UR’s Counseling and Mental Health Services changed its name to University Counseling Center and added to its services over the summer.

As a reaction to some students’ concerns that the previous name was not inviting, plans were made to create a more welcoming name. “We felt it was time for an update,” UCC Administrator Marcia Eisenberg said. Both students and faculty were polled before the new name was determined.

UCC offers short-term therapy for those in the UR community who have paid the mandatory student health fee. Long-term care is sometimes provided in a few circumstances. As part of its staff, UCC employs a nurse practitioner and a consulting psychiatrist to provide unlimited medication consultation.

“People in the UR community have the same difficulties as those in any community,” Eisenberg said.

She mentioned that people come for visits because of stress, depression, homesickness, anxiety, difficulties with relationships, concerns for friends and grief. UCC also provides counseling for those having identity issues, family problems or physical illness.

In addition to individual therapy, UCC has a variety of groups that will begin meeting in October. “We have planned groups for graduate men, graduate women, co-ed graduates and co-ed undergraduates,” UCC Director Lisa Willis said, adding that groups for sexual assault, eating concerns and meditation/stress relief are also planned. Members of a group can remain involved for an unlimited time, but there is a small fee for participation after a student graduates.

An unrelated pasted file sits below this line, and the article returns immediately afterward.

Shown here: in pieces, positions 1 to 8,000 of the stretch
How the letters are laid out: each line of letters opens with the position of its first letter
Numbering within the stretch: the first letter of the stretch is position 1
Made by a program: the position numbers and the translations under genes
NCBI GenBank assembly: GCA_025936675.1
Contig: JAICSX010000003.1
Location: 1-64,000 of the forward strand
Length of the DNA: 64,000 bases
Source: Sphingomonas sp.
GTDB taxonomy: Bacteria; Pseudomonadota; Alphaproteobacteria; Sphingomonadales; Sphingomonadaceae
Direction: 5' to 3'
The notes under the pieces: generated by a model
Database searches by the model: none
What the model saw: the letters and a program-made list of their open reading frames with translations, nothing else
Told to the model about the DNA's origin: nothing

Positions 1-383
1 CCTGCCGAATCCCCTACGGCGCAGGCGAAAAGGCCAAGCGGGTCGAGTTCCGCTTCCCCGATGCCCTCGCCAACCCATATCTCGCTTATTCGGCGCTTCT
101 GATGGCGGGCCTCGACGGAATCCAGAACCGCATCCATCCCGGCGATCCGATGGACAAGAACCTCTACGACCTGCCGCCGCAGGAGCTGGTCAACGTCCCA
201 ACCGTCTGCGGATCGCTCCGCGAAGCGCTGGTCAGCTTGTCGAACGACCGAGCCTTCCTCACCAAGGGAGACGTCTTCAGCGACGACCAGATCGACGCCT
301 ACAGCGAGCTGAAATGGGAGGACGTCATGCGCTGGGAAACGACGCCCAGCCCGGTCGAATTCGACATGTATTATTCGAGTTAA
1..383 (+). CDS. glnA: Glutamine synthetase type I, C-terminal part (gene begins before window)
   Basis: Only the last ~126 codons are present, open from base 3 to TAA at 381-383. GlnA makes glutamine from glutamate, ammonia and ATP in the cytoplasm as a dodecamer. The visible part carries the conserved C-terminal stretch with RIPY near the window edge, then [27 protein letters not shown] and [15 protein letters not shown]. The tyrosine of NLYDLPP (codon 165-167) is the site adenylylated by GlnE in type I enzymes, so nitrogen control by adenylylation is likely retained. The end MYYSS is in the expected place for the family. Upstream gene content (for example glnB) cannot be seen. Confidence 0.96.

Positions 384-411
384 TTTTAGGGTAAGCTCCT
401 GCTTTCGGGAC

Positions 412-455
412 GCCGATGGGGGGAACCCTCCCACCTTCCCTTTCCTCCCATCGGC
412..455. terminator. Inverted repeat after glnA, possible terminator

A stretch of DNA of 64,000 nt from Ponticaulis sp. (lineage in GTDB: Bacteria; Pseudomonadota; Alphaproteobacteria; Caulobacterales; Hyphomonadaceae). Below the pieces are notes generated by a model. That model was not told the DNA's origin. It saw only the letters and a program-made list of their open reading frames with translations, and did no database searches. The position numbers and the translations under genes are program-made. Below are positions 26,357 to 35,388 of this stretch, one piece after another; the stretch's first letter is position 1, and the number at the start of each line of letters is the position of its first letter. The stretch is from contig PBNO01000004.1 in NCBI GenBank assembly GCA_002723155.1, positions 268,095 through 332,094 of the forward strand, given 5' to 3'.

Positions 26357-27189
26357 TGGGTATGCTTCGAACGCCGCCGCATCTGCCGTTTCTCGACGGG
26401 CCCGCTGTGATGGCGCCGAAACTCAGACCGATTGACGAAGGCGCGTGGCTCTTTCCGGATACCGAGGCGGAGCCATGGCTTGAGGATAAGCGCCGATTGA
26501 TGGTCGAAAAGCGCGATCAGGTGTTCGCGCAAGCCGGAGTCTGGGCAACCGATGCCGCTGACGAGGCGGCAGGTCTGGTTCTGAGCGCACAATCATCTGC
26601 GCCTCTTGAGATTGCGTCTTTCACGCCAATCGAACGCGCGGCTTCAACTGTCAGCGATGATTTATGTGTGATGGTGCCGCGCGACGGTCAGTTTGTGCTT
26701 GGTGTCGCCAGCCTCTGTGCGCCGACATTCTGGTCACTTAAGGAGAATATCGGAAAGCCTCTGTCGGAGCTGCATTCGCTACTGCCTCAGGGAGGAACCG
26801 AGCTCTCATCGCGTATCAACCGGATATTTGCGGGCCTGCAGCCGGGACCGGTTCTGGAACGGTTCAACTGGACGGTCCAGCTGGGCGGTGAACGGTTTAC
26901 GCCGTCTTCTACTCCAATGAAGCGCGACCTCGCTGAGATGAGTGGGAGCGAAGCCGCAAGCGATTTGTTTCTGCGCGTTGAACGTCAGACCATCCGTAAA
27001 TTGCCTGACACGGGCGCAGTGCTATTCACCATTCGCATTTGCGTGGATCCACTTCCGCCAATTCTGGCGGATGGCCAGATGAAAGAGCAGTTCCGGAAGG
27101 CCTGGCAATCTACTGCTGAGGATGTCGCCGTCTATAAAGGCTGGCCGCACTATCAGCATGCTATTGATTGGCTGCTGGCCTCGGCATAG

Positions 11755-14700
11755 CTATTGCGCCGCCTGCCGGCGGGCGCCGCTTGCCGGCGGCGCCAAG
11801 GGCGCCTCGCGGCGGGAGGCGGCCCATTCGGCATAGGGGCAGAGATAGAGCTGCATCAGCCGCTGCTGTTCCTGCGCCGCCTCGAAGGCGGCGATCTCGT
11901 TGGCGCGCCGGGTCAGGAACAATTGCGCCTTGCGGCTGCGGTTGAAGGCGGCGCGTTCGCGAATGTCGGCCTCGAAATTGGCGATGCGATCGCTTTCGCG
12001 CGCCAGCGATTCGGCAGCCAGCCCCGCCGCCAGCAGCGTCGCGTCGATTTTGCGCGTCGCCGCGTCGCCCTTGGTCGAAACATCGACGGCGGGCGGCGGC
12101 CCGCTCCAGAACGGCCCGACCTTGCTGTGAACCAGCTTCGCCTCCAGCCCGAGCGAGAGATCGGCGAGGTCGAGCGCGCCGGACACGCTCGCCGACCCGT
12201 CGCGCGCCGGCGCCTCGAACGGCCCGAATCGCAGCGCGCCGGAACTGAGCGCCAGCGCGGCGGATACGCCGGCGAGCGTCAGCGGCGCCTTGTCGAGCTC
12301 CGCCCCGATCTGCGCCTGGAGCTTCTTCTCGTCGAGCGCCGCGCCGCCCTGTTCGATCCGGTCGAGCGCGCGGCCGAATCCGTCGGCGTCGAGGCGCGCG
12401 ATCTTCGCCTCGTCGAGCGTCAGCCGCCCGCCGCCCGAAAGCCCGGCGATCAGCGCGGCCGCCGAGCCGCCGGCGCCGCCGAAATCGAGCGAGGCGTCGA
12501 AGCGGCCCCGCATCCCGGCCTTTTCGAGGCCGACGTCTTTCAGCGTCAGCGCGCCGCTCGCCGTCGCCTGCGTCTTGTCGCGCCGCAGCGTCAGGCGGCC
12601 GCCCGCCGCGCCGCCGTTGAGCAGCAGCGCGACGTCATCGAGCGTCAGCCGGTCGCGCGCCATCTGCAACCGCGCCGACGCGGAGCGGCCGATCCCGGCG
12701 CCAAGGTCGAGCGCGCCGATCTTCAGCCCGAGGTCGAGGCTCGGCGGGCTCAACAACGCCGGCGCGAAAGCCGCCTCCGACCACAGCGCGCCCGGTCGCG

UCC has a strict confidentiality policy, which is important to many students. “Things can get around so fast,” junior Heather Davis said. Each client’s records are kept confidential, even if the client is under 18 years old.

In accordance with its more welcoming name, UCC wants members of the UR community to feel comfortable enough to make a visit. “If you’re even considering [going there], try it” Willis said. She also noted that it’s always helpful to have someone to talk with.

Some students don’t know about the services UCC offers. “It wouldn’t really occur to me to visit,” junior Joe Soucy said.

As part of an effort to prevent problems that both students and faculty might encounter at UR, UCC works with other student affairs groups to discuss concerns and work on health prevention and promotion measures. RAs are already assigned a consultant to talk with if they become concerned about a resident.

UCC presently has a Student Groups Program that will meet with any special interest group to discuss a problem. “We want to proactively encourage healthy behavior,” Willis said.

Many students are coming to UR with needs for a place like UCC. Persons between the ages of 17 and 25-years-old are at a high risk for depression and other psychological problems. “Many more students are coming to school taking psychotropic medications,” Willis said. She added that such medications can contribute to a student’s success by helping to manage their symptoms while they are at school.

UCC is using their Web site as a way to reach the UR community. The website, www.rochester.edu/ucc, offers further information about UCC and features an online advice service operated by their staff called “Dear Doctor Ana-Lyze.”

Caselli can be reached at jcaselli@campustimes.org.

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